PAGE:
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Nobody Does Quarterback Controversies Like The Eagles

Jalen Hurts runs with the ball against the Arizona Cardinals. It's all blurry and artsy.
Christian Petersen/Getty Images

Eagles fans were excited. Their team didn’t win on Sunday, but there were things to be excited about. The previous QB had stunk all year. The new guy seemed to give the team an extra step. Was this new QB the future?

It was 1997, and Eagles quarterback Bobby Hoying had just completed 26 of 38 passes for 270 yards. The Eagles only tied the Ravens 10-all in Week 12. But Hoying was the story. “Bobby Hoying leaves you wanting to see more,” wrote Philadelphia Daily News columnist Rich Hofmann. After Hoying threw for 246 yards and two touchdowns in a Week 13 win, The Philadelphia Inquirer’s Phil Sheridan wrote that Hoying was “taking another step toward stardom.” That paper’s Bill Lyon wrote that the whole team looked better with Hoying in the lineup. (The lead story that game was the new in-stadium courtroom as it was the first home game after a fan fired a flare across Veterans Stadium. The AP said fans were that Eagles fans were “relatively well-behaved,” which meant there were only 20 arrests; 60 fights had been reported the previous week.)

It was back to Hoying the next week. He threw for 313 yards and four TDs, leading the Eagles to a 44-42 comeback win over the Bengals as Eagles fans chanted “Bobby! Bobby! Bobby!” The Daily News declared: “HOY TO THE WORLD” and ran a photo of Hoying with his fiancée like he was a real celebrity. The Eagles, 6-6-1 and winners of three in a row, had a real chance to make the playoffs.

You already know that Bobby Hoying was not the future. The Giants picked him off three times, in the do-or-die game the next week, and the Eagles lost out to end the season. The next year Hoying threw for no touchdowns and nine interceptions in seven starts. (Everything went south in the end. In 2014 the judge who rode his fame from Eagles Court to the Pennsylvania Supreme Court, Seamus McCaffery, retired amid a scandal over lewd email forwards.)

The Daily News, then and now.

It is 2020. And even though the Eagles lost to the Cardinals 33-26 yesterday, Jalen Hurts threw for 338 yards and three touchdowns, and ran for another score. Last week, he beat the Saints. He has looked better the last two weeks than Carson Wentz has all year.

Everyone is excited. The Inquirer called him “magnificent” and “courageous.” NJ.com is calling for the Eagles to trade Wentz. “Let’s be honest,” longtime Eagles beat writer Reuben Frank wrote, “it’s been a while since we’ve seen quarterback play like this around here.” National media is salivating. The Eagles are 4-9-1; they could still win the woeful NFC East.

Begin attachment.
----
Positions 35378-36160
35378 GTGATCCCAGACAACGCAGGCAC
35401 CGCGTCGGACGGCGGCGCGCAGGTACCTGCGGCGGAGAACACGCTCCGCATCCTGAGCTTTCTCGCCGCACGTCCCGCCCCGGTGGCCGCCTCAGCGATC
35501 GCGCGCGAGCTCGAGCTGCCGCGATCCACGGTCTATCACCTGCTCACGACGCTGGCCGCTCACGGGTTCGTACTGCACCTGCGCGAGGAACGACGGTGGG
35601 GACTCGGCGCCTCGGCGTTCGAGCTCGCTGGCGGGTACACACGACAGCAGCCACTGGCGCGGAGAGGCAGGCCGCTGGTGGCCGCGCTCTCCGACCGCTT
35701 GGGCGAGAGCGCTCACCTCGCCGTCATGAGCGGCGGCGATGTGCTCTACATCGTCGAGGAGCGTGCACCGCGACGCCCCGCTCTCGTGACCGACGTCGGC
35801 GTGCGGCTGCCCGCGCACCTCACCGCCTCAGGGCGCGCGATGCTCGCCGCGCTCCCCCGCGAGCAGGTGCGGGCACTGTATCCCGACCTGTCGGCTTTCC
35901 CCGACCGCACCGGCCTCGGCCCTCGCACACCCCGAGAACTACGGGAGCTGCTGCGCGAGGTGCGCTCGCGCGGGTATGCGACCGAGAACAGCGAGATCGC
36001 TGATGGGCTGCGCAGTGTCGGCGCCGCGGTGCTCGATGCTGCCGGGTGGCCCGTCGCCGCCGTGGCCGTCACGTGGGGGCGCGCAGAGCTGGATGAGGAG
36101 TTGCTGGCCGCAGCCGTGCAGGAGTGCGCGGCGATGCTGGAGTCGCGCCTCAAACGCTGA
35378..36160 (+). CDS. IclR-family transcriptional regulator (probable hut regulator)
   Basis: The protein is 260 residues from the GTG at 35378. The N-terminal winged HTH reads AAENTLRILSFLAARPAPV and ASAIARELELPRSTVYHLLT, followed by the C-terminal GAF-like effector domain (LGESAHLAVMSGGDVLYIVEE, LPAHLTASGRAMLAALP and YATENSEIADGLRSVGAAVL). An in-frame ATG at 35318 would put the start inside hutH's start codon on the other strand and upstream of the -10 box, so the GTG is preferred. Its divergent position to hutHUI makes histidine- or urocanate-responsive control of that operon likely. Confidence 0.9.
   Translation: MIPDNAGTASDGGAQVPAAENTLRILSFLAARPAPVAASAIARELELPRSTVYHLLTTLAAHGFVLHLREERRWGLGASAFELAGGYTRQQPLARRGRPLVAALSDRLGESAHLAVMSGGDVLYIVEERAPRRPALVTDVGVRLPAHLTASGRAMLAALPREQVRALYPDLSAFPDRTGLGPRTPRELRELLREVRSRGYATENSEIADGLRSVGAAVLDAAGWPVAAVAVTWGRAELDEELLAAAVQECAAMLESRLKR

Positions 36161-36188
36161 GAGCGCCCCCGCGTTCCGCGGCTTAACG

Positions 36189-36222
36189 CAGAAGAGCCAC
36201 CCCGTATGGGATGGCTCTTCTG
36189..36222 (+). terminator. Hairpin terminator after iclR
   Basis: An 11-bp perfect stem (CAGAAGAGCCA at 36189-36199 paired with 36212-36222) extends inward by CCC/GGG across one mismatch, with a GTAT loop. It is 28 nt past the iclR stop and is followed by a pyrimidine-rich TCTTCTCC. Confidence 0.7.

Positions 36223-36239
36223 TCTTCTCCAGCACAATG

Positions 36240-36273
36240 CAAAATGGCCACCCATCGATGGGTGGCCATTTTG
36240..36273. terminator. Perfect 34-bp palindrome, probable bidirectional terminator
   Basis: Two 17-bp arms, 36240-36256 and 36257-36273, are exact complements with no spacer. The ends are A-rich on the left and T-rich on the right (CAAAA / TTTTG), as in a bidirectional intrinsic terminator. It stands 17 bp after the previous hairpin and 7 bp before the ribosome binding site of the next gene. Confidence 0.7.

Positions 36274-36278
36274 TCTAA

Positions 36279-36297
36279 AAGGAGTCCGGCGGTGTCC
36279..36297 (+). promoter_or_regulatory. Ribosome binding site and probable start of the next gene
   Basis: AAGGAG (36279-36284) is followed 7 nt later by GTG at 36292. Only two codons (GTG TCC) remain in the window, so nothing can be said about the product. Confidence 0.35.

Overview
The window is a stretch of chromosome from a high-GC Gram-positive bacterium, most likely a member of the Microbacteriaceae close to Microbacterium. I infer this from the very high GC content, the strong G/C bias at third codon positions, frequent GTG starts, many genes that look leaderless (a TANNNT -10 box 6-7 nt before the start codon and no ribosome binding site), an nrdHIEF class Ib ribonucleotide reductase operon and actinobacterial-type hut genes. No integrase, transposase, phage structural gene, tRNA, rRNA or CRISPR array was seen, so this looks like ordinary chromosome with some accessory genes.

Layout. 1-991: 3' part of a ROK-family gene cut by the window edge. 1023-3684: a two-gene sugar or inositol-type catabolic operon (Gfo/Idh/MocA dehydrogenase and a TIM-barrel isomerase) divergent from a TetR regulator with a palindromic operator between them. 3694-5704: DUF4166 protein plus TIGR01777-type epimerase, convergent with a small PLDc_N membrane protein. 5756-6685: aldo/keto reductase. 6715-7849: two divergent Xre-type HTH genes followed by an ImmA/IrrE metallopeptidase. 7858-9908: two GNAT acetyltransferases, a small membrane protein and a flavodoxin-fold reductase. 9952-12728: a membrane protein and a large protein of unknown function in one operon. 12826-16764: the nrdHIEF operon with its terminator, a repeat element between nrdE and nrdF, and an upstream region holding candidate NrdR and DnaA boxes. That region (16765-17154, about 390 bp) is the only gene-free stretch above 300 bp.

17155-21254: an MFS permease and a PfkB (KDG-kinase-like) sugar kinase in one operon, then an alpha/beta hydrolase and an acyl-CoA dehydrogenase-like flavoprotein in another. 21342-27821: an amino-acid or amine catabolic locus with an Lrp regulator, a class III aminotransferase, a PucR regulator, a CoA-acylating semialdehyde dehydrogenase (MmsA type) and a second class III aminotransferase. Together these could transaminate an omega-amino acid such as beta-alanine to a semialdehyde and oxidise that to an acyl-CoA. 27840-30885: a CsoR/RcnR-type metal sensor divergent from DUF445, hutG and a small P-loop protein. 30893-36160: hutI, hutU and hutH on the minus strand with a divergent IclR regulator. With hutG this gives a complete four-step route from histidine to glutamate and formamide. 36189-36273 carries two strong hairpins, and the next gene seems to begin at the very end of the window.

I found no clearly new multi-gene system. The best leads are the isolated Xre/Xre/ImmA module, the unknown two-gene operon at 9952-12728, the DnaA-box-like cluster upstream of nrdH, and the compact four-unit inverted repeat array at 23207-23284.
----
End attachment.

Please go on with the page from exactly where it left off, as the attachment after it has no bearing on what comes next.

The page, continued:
Jalen Hurts is not Bobby Hoying. But he is the latest in a long line of Bobby Hoying–like figures in Philadelphia, new quarterbacks who Eagles fans convince themselves are the signal-callers of the future. You can forgive Philadelphia media for getting a little excited over Hoying in 1997—the previous Eagles starting QBs since Randall Cunningham began his career were, in reverse order, Ty Detmer, Rodney Peete, Ken O’Brien, Bubby Brister, Jeff Kemp, Brad Goebel, Jim McMahon and Matt Cavanaugh. (Peete was the only one to win a playoff game.) Eagles fans are well aware that finding a new starting quarterback hurts, don’t it?

Every team that doesn’t land a Tom Brady or a Peyton Manning does this dance: Is this new QB going to be The Guy? What’s odd about the Eagles’ current situation is they thought they already solved it a few years ago. Though backup Nick Foles—himself a former Eagles QB of the future—stepped in and won the Super Bowl in 2018, the Eagles’ fate was tied to Wentz. Foles returned to the bench the season after the Super Bowl. Wentz signed a deal that guaranteed him $107 million in the summer of 2019.

But then Wentz got hurt in last season’s playoff game. The Eagles drafted Jalen Hurts last spring, surprising everyone. Wentz was not just the worst QB in the league this season, but his numbers put him among some of the worst QB seasons in modern history. The Eagles finally benched Wentz midway through a loss to the Packers earlier this month.

Sunday morning, Adam Schefter reported that Wentz was “not interested” in being a backup quarterback. “Wentz is not pleased with the way events have unfolded in the organization, according to sources,” he wrote. Later in the day, longtime Philly AP reporter and former reality TV star Rob Maaddi reported Wentz would like to stay.

The Eagles front office may not care as much about Wentz’s Christian-themed food charity or his friends. It would be complicated to move on from him, though. Last week, Philly Voice’s Jimmy Kempski ran through the scenarios: The Eagles can’t cut Wentz without taking on nearly $60 million in dead money next season. If they were to trade Wentz, it would be the biggest dead-money cap hit in NFL history—$34 million. The Eagles would also have to find a trade partner that both needs a quarterback and has the cap space. (Kempski suggests the Patriots or the Colts.)

Still, this is the team that once had a quarterback controversy consisting of longtime starter Donovan McNabb, second-round pick Kevin Kolb, and post-prison Michael Vick. The Eagles once literally had to consult the National Humane Society on their quarterback situation. This time seems a little easier.

And Jalen Hurts almost certainly isn’t going to end up like Bobby Hoying. But now the Eagles have to find out if he’s going to end up like Carson Wentz.